The UK government has inked a €1.4bn (£1.3bn) deal to secure up to 190m doses of a coronavirus vaccine being developed by French biotech firm Valneva.
Under the terms of the deal, Valneva will supply the government with 60m doses in the second half of 2021 at a cost of €470m.
The UK then has options over 40m doses in 2022 and a further 30m to 90m up to 2025, with total possible revenue of €900m.
The government is also investing in the scale-up and development of the vaccine, with the funds recouped against the vaccine supply under the partnership.
The vaccine will be manufactured at Valneva’s existing facility in Livingstone, Scotland.
“We made the early decision to choose a proven and well-established inactivated vaccine approach which is further validated by this partnership,” said chief executive Thomas Lingelbach.
“We are honoured to have been chosen by the UK government and are eager to partner with them to address this terrible ongoing pandemic.”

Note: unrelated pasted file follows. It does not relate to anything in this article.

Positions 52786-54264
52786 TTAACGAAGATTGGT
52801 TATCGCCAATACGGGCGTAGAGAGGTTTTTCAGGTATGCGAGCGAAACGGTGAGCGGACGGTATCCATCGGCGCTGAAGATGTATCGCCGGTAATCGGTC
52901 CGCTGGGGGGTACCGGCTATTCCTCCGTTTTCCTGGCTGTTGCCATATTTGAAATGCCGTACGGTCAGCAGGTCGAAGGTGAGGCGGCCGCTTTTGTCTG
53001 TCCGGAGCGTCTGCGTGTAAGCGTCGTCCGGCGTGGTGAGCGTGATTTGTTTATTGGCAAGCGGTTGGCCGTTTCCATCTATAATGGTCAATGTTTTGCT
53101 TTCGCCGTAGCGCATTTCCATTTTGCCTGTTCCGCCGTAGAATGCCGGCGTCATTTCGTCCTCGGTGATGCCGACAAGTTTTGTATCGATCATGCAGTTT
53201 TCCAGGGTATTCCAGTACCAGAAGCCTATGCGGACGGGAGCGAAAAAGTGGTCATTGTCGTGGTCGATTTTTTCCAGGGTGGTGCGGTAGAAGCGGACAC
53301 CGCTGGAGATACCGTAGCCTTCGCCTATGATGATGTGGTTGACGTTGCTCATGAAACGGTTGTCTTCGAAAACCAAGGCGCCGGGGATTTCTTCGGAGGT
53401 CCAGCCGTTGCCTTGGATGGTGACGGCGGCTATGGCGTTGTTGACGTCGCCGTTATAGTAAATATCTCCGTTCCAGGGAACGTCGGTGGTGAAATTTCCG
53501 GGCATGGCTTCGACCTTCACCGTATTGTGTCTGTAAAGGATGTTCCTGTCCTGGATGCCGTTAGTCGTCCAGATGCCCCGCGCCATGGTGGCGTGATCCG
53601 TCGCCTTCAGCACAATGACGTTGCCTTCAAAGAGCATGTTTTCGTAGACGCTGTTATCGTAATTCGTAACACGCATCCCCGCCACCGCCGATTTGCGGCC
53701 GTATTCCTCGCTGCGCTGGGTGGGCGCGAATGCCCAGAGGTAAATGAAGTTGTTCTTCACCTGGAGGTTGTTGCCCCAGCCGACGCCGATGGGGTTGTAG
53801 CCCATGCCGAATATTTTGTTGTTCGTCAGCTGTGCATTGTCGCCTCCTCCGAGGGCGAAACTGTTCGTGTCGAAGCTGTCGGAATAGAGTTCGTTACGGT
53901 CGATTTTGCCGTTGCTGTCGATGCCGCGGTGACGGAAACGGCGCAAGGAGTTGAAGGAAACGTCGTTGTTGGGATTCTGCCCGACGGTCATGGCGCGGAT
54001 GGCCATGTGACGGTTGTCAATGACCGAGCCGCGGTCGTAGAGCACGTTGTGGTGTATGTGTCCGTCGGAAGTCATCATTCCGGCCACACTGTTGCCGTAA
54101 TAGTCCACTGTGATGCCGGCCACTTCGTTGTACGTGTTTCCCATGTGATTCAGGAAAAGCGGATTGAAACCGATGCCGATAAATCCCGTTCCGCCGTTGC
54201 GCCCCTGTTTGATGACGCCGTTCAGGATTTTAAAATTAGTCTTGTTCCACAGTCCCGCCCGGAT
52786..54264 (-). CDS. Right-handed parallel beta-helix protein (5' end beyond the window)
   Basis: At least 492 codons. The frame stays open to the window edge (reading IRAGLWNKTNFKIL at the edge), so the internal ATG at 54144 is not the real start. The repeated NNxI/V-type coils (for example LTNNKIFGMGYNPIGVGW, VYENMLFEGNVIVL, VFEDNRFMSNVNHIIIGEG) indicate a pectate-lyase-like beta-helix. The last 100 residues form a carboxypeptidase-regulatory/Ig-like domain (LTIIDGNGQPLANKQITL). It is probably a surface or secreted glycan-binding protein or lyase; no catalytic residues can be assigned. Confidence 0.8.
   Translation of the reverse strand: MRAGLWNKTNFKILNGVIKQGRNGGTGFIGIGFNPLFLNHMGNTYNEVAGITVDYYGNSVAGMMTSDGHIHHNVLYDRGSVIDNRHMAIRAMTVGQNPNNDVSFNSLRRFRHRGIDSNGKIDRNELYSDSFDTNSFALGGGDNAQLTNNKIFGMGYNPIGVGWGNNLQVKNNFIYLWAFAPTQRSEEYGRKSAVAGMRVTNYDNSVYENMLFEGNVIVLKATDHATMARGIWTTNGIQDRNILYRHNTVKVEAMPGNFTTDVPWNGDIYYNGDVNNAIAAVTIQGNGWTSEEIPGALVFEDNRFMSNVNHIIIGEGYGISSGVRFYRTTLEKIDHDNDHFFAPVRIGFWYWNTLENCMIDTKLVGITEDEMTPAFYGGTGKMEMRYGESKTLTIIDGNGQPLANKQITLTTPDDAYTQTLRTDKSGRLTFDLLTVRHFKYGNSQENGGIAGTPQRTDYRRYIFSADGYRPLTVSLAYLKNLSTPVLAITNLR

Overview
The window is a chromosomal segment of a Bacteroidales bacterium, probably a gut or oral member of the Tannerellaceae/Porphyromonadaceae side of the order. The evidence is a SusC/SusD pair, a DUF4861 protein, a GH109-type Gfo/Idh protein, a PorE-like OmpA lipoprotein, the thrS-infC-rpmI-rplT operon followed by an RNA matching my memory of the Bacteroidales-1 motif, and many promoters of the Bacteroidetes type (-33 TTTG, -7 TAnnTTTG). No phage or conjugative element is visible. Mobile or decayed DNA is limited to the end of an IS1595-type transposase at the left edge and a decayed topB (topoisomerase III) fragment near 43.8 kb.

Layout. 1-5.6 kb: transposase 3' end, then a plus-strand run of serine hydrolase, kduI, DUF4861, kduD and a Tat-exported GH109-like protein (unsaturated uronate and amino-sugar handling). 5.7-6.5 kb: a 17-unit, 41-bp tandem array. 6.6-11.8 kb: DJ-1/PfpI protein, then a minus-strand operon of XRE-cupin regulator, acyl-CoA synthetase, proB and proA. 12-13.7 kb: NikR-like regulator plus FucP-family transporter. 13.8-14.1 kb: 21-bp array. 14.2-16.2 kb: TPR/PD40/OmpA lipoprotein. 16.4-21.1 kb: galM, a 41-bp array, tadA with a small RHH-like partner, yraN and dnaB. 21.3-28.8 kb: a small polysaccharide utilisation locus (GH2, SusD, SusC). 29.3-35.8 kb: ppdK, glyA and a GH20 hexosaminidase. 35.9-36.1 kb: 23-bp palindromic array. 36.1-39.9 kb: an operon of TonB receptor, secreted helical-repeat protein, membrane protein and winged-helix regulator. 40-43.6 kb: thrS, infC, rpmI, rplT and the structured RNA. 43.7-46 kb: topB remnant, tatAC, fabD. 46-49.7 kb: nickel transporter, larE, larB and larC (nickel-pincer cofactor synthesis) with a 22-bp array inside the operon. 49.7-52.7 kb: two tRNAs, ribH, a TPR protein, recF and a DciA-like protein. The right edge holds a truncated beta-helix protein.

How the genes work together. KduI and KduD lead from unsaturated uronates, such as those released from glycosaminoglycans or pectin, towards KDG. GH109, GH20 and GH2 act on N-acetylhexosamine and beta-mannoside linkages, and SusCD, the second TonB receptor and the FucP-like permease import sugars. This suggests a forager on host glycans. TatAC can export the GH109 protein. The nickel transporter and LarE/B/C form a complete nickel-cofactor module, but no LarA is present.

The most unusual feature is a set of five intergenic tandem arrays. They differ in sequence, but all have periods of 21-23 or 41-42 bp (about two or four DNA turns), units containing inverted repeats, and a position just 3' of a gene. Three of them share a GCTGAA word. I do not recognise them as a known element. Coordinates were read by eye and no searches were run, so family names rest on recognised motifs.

The deal builds on an existing partnership between the government and Valneva.
The vaccine, known as VLA2001, is expected to enter clinical studies at the end of 2020 and, if successful, could gain regulatory approval in the second half of 2021.
It comes days after Astrazeneca was given the green light to resume trials of its coronavirus vaccine.
The British pharmaceutical giant last week put its trials on hold following a report of dangerous side effects.
“Having visited Valneva just last month, I have seen first-hand the incredible work they are doing to develop and manufacture a Covid-19 vaccine,” said business secretary Alok Shama.
“This new agreement could help us vaccinate millions of people across the country, as well as help create a UK vaccine manufacturing facility to speed up access to a potential Covid-19 candidate and boost the country’s resilience against future pandemics.”